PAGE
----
As the feed heavy oil, desulfurized vacuum gas oil (VGO) was used. Further, prior to the test, the additive catalysts were calcined at 650° C. for 1 hour and were then treated at 760° C. for 16 hours in a 100% steam atmosphere.

The fluidized catalytic cracking conditions in the test were as follows:

(1) Reaction temperature: 510° C.

(2) Reaction pressure: atmospheric pressure

(3) Catalyst/oil ratio: 2.5 to 4.5 wt/wt

(4) WHW: 32 hr−1

The additive catalysts A to F were each added the corresponding portions of the FCC catalyst in a proportion of 10 parts by weight per 100 parts by weight of the FCC catalyst.

Incidentally, the conversions, naphtha yields, bottom yields and coke yields presented in Table 3 and Table 4 are defined by the following formulas, respectively:

(1) Conversion (wt. %)=(A−B)/A×100

A: Weight of the feed oil.

B: Weight of distillates contained in the produced oil and having boiling points of 221° C. and higher.

(2) Naphtha yield (wt. %)=C/A×100

C: Weight of naphtha (boiling point range: C˜ to 221° C.) in the produced oil.

(3) Bottom yield (wt. %)=D/A×100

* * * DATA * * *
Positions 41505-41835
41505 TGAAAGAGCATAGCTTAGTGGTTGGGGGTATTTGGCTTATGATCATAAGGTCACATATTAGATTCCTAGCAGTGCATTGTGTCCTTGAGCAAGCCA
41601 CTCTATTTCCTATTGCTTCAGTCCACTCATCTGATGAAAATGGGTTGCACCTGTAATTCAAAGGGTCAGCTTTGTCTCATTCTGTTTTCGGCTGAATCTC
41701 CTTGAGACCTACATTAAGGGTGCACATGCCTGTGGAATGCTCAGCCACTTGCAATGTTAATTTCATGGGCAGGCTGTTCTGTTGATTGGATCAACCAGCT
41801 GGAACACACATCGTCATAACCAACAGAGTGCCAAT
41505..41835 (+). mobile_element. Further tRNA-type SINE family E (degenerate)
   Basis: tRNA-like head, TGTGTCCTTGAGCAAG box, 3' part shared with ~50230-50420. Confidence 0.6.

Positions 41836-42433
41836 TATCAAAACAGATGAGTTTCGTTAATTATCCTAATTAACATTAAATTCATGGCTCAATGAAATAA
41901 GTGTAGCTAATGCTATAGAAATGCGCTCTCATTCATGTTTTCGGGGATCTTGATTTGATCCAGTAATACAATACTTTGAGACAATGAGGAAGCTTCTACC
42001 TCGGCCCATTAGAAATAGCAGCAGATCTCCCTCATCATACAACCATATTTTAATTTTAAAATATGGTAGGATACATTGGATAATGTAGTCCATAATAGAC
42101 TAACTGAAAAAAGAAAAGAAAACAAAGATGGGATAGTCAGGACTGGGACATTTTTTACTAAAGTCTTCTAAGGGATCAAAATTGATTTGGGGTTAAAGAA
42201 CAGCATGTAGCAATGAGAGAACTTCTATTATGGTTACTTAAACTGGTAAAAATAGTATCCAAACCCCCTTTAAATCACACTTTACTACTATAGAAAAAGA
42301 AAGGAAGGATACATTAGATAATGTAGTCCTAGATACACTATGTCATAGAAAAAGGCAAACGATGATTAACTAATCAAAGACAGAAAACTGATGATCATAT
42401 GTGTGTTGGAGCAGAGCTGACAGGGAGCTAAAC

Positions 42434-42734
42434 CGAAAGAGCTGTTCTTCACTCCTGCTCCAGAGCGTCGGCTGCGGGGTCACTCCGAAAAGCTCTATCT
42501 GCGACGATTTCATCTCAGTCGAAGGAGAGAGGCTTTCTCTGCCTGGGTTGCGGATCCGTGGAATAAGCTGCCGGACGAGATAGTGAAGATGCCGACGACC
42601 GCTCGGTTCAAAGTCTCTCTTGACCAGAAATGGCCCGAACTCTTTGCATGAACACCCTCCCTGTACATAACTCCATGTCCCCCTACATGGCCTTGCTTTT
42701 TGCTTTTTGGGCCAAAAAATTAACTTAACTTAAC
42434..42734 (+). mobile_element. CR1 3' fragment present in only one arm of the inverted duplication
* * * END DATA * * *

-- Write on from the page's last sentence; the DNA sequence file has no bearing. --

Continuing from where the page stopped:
D: Weight of a bottom (boiling point range: 343° C. and higher) in the produced oil.

(4) Coke yield (wt. %)=E/A×100

E: Weight of coke deposited on the catalyst composition.

TABLE 3
Catalyst No.
Reaction results A B C D E* F*
Conversion (wt. %) +1.8 +0.7 +1.0 +1.0 −0.3 −1.0
Naphtha yield (wt. %) +1.4 +0.7 +0.5 +0.4 ±0 −0.4
Bottom yield (wt. %) −0.5 −0.8 −1.0 −0.4 ±0 +0.5
Coke yield (wt. %) −0.3 −0.4 −0.2 −0.3 ±0 +0.5
*Comparative Examples

Application Example 2

Experiments were conducted in a similar manner as in Application Example 1 except that, as the additive catalysts, those obtained in Example 3 were used. The results are presented in Table 4.

TABLE 4
Catalyst No.
Reaction results G H I J K* L*
Conversion (wt. %) +1.5 +0.5 +0.9 +0.9 −0.3 −1.5
Naphtha yield (wt. %) +1.0 +0.5 +0.4 +0.2 −0.5 −0.7
Bottom yield (wt. %) −0.5 −0.7 −0.9 −0.4 +0.1 +0.7
Coke yield (wt. %) −0.3 −0.4 −0.2 −0.3 ±0 +0.6
*Comparative Examples

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US6881390 *Aug 18, 2003Apr 19, 2005W. R. Grace & Co.-Conn.Combustion; fluidized catalytic cracking; reduced emissions; using metal catalyst on catalyst support
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Classifications
U.S. Classification502/64, 502/79, 502/71, 502/77, 502/68
International ClassificationC10G11/18, C10G11/05, B01J29/40, B01J29/08, B01J29/06
Cooperative ClassificationB01J29/40, B01J2229/42, C10G11/05, B01J29/084
European ClassificationC10G11/05, B01J29/40, B01J29/08Y
Legal Events
DateCodeEventDescription
Jun 22, 2010FPAYFee payment
Year of fee payment: 8
Jun 22, 2006FPAYFee payment
Year of fee payment: 4
Feb 22, 1999ASAssignment
Owner name: TONEN CORPORATION, JAPAN
Free format text: ASSIGNMENT OF ASSIGNORS INTEREST;ASSIGNORS:SHIBASAKI, MASATO;OOTAKE, NOBUO;REEL/FRAME:009789/0892
Effective date: 19980723